Early mornings and pep overload, no caffeine needed

Quincy Schmechel, Editorial Board

There’s a certain hush early in the morning, usually before the first light comes up in the sky, that brings a sense of peace… that is unless you’re waking up at this time to rush to a 5 AM practice like the Wranglers or cheerleaders.
Because the CMR fieldhouse is so overbooked between sports and events after school, Wranglers hold two of their three weekly practices from 5-7 a.m. on Tuesday and Wednesday, and when pep assemblies lie on the horizon, it really becomes crunch time. The cheerleaders feel this pressure, too, practicing 4 times a week to wow the crowds.
“We put a lot of hard work into our routine,” sophomore Bette Ouellette said. “I’m really proud of our routine; we hit everything we wanted to hit.”
Oullette said that the work cheerleaders put into their routines really starts long before pep rally.
“Our first pep rally routine starts when we go to a Kansas State cheer camp in Helena [during the summer]” she said. “They give us a routine and choose music for us. Then we practice from then on.”
Senior Leeanna Schearer agreed.
“It takes quite a while do get the performance done,” she said. “There are a lot of pieces that go into it. Then we start our winter pep rally right after the fall one.”
Schearer said that the week of the pep rally is the most stressful part of performing.
“The stress leading up to the day is the hardest part,” she said. “There’s a lot of adrenaline.”
Ouellette agreed, saying that stress is paramount leading up to the performance, and that being in front of the entire school is an experience in and of itself.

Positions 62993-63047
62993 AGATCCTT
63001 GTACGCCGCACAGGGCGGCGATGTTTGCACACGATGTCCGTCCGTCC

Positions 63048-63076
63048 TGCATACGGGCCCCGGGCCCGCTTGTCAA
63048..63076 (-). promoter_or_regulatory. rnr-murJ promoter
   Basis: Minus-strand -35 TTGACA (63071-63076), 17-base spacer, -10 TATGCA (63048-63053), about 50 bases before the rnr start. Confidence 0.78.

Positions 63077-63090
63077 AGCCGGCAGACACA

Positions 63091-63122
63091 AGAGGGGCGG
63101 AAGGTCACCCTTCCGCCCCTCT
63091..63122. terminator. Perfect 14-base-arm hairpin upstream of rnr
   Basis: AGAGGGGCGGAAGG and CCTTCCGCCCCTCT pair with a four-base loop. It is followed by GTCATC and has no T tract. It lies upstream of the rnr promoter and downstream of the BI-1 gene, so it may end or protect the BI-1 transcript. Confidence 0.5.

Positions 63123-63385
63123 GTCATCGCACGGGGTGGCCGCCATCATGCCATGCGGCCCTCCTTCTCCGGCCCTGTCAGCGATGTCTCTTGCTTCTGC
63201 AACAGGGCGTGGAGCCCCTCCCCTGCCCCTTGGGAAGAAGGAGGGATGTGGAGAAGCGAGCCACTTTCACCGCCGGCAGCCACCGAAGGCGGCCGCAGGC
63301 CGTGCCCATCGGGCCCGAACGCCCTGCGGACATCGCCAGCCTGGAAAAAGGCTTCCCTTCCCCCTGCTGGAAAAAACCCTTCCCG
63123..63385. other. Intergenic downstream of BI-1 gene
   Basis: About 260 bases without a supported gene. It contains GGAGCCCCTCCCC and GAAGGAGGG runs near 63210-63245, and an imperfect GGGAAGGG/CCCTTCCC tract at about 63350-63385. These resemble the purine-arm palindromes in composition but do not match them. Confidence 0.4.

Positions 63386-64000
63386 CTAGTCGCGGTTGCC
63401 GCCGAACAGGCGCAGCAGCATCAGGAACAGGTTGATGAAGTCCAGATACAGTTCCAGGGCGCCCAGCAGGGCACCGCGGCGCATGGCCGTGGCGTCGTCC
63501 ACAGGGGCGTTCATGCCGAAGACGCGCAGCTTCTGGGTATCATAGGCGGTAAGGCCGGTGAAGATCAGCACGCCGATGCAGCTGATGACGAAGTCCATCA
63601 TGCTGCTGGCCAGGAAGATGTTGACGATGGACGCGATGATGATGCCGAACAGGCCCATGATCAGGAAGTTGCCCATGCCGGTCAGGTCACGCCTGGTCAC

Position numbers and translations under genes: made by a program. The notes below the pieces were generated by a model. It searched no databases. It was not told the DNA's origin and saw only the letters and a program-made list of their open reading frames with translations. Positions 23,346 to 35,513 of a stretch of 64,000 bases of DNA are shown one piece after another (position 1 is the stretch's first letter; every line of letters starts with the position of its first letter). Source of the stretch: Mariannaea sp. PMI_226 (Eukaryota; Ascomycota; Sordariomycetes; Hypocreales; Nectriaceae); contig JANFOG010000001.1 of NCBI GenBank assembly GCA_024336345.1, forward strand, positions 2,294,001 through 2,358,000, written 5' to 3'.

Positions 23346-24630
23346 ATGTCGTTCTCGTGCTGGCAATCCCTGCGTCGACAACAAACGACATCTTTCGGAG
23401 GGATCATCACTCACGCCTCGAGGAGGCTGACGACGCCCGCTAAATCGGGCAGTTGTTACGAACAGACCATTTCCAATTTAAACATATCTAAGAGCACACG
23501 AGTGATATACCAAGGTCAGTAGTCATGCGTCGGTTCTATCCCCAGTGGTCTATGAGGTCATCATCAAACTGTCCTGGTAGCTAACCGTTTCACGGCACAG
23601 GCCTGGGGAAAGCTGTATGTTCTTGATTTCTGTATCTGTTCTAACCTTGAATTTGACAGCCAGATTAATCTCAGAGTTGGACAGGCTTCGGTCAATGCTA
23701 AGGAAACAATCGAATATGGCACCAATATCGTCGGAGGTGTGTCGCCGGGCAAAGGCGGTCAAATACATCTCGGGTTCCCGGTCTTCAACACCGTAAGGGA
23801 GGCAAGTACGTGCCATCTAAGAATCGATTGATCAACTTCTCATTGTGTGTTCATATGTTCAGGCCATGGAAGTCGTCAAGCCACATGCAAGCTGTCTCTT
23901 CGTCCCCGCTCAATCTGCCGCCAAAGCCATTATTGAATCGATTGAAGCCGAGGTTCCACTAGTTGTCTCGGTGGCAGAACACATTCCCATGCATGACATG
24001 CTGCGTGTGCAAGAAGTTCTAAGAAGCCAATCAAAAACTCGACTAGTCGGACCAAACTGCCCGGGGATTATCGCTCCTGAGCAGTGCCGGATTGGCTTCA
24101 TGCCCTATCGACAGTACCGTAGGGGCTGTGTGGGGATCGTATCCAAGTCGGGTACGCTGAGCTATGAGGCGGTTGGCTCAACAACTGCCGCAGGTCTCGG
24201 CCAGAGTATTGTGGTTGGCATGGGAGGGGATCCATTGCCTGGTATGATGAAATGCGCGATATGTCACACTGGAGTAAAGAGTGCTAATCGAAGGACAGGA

“It was really nerve-wracking at first with everyone watching,” she said. “Once you get on the floor, you know you just have to out there and do your best.”
She said that the payoff is worth the adrenaline, though.
“At the end of the performance we were all really happy to be able to complete it. We all put in our best work.”
For the Wranglers, pep rally is simultaneously stressful and fun as well.
“We start with choreographing and teaching the dance,” junior and captain Jillian Painter said. “We go over the dance a million times, and then have tryouts and clean the routine to get it perfect.”
Painter said that the Wranglers had originally planned on picking a different song for their pep rally performance, but the song they chose seemed too perfect to pass up on.
“We took a group vote and all ended up really liking the song we performed to,” Painter said. “We all thought it would really pump up the crowd and get everyone excited for the game on Friday.”
Painter said that pep rallies are different than regular games for several reasons.
“In the Thunderdome, everyone’s a lot closer than at football games, so movements have to be a lot sharper,” she said. “On a football field, it’s not as big of a deal if you mess up. Plus, the entire school is there watching. There aren’t that many people at basketball games.”
Freshman Kayleena Logan echoed Painter’s sentiment of being watched by the entire school. This year is her first as a Wrangler, and her first time in a pep rally as well.
“It was really fun, but scary,” Logan said. “Everybody’s eyes are on you.”
Logan said that she didn’t mind the extra work that goes into preparing for a routine in front of the whole school; she loves being a Wrangler and her teammates.
“It feels like family,” she said. “The most rewarding part is performing with a team that feels like family.”